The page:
How the trade war could make China even stronger How the trade war could make China even stronger
“China’s problems are chronic, not acute,” said Derek Scissors, a China expert at the American Enterprise Institute, a Washington-based think tank.
In his view, the major issues, such as China’s rapidly aging population and uncompetitive business environment, are being largely ignored.
The Chinese government has relaxed its decades-old one-child policy and tried to increase competition with plans to give foreign companies greater access in areas like banking and automobiles.
But those moves have come too late or don’t go far enough, raising serious concerns about China’s long-term economic future, according to Scissors.
“Old, indebted economies don’t grow,” he said

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Eurozone economy grows by 0.2pc in third quarter – half the pace of the second quarter

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Ireland led the pack with industrial output rising a whopping 12.9pc Stock photo

Data from the EU’s statistical office showed that the eurozone’s economy grew by 0.2pc in the third quarter, half the pace of the second quarter.

Meanwhile, economic activity in Germany, which accounts for more than fifth of the EU’s output, dropped by 0.2pc.

Capital Economics said in a report on the numbers that it seemed likely that the disruption stemmed from emissions testing on new car production.

The new EU car tests became mandatory for all new models on September 1 and were introduced in the wake of an emissions cheating scandal.

Growth numbers were also dragged down by Italy whose economy flatlined in the quarter. There was no new third quarter figure given for Ireland which grew 2.5pc in the second quarter of the year, by far the fastest pace in the euro area.

In September, seasonally adjusted industrial production fell by 0.3pc in the euro area – a slowdown from 1.1pc growth in August.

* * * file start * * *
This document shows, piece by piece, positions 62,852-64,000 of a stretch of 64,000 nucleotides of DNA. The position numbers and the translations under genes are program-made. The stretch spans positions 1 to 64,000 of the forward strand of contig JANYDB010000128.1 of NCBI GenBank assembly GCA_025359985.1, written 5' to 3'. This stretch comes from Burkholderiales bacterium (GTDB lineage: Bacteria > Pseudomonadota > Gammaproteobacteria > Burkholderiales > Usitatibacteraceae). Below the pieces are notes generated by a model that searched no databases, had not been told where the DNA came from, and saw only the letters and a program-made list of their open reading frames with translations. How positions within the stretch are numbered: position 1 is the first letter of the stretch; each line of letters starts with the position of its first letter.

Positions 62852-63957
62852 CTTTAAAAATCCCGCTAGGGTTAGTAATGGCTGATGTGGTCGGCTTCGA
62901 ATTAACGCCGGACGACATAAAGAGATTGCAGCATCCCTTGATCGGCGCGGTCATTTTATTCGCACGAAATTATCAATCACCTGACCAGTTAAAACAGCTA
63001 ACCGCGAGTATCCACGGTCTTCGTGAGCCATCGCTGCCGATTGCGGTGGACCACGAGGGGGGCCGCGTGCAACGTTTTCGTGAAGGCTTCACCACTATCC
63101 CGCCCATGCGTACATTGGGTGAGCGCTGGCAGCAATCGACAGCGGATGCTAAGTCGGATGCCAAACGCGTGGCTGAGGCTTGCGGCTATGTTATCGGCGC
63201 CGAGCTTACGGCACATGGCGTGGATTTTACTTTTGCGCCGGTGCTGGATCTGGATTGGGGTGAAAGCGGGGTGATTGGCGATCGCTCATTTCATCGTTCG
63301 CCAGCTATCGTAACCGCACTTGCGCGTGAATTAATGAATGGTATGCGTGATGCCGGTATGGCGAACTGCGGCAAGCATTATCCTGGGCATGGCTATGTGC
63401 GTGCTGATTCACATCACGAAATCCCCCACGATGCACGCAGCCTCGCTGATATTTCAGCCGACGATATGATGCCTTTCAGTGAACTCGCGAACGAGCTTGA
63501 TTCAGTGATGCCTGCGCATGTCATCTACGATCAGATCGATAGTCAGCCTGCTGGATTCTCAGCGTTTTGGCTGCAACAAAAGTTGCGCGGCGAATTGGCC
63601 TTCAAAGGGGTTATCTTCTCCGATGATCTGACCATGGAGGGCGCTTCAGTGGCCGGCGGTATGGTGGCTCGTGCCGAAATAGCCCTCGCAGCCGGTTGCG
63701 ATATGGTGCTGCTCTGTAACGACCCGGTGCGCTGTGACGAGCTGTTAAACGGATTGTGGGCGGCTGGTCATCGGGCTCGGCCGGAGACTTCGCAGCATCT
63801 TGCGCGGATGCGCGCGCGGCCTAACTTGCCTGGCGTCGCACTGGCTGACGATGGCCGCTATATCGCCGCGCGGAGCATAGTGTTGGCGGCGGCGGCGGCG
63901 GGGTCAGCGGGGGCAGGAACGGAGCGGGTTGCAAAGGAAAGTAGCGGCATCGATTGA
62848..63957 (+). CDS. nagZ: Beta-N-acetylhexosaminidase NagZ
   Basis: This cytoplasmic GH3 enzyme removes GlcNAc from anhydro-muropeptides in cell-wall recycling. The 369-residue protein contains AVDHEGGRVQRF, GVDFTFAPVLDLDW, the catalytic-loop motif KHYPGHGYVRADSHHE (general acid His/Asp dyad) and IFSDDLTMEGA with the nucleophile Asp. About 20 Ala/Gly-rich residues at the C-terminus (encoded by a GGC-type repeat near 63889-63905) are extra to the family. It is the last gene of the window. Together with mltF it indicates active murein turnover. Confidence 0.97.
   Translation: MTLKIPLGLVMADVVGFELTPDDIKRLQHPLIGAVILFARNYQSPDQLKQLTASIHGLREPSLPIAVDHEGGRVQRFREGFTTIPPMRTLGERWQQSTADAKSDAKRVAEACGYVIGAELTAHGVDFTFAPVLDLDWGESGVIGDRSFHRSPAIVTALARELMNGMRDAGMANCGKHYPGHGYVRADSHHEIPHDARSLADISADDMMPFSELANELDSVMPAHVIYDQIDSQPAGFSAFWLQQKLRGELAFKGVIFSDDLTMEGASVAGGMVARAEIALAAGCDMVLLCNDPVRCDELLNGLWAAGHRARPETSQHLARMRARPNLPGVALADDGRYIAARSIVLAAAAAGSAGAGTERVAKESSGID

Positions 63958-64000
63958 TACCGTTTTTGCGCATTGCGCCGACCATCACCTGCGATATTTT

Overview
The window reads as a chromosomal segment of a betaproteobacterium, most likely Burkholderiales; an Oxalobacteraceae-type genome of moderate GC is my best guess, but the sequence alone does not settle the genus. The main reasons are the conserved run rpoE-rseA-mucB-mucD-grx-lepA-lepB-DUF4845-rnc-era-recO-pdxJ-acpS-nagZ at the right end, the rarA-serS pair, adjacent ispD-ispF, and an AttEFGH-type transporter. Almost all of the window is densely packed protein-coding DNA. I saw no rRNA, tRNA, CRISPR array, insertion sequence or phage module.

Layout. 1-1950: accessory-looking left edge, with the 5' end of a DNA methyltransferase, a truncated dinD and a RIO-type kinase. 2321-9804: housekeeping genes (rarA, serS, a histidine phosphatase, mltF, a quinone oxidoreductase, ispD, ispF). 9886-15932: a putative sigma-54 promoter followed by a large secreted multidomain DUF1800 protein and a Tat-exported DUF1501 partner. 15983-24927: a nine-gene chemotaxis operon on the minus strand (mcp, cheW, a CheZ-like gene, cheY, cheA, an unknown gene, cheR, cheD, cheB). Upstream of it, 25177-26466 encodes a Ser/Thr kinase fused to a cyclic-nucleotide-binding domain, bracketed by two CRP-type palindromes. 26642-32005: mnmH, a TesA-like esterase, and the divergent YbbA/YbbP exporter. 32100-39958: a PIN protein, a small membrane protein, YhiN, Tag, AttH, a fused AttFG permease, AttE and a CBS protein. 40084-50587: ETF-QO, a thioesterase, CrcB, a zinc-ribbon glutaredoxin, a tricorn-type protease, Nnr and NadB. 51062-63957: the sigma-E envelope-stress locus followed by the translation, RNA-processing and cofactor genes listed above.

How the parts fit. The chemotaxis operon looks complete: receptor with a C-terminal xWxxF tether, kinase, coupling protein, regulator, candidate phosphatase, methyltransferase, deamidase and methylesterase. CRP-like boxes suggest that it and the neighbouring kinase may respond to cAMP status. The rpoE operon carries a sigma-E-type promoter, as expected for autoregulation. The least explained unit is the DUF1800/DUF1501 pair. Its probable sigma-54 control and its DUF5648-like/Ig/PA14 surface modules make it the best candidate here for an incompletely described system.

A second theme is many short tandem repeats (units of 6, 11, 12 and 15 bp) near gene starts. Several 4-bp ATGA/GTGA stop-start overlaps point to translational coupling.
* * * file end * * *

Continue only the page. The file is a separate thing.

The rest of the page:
Ireland once again led the pack with industrial output rising a whopping 12.9pc from a year earlier.

This year will mark the fifth consecutive year of eurozone growth although the numbers have started to soften since the summer.

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Japan, German Contractions Open Cracks in Global Economy

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  1. Japan, German Contractions Open Cracks in Global Economy  Bloomberg
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Japan's economy shrank in July-September as trade falls

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TOKYO — The Japanese economy shrank at an annualized rate of 1.2 per cent in July-September, as consumer spending, investment and exports fell, according to government data released Wednesday.

Cabinet Office preliminary data showed seasonally adjusted gross domestic product — the total value of a nation’s goods and services — dipped 0.3 per cent in the third quarter from the previous quarter.

Dragging on growth for the world’s third-largest economy was diminished trade, with exports falling 1.8 per cent and imports dropping 1.4 per cent, the data show. Consumer spending and company investments were also down.

The economy grew for the previous April-June quarter, but contracted the quarter before that. That contraction, in the first quarter, ended the longest straight period of expansion for Japan in nearly three decades.

Harumi Taguchi, chief economist at HIS Markit in Tokyo, said natural disasters during the third quarter had weighed on consumer travel and spending, which meant growth could recover if such disasters don’t happen during the year’s final quarter.

The closure of a major airport in the western Kansai area after a typhoon was one of the natural disasters that brought down growth, he said. A major earthquake also hit the northernmost island of Hokkaido during the quarter, causing fatal landslides and widespread blackouts.

Until recently, Japan has been keeping up moderate growth under Prime Minister Shinzo Abe’s “Abenomics” policies based on a deflation-fighting stimulus program of cheap lending.

But other factors are hurting the economy, such as the nation’s continuing labour shortage and slow wage growth.

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Yuri Kageyama is on Twitter at https://twitter.com/yurikageyama

On Instagram at https://www.instagram.com/yurikageyama/?hlen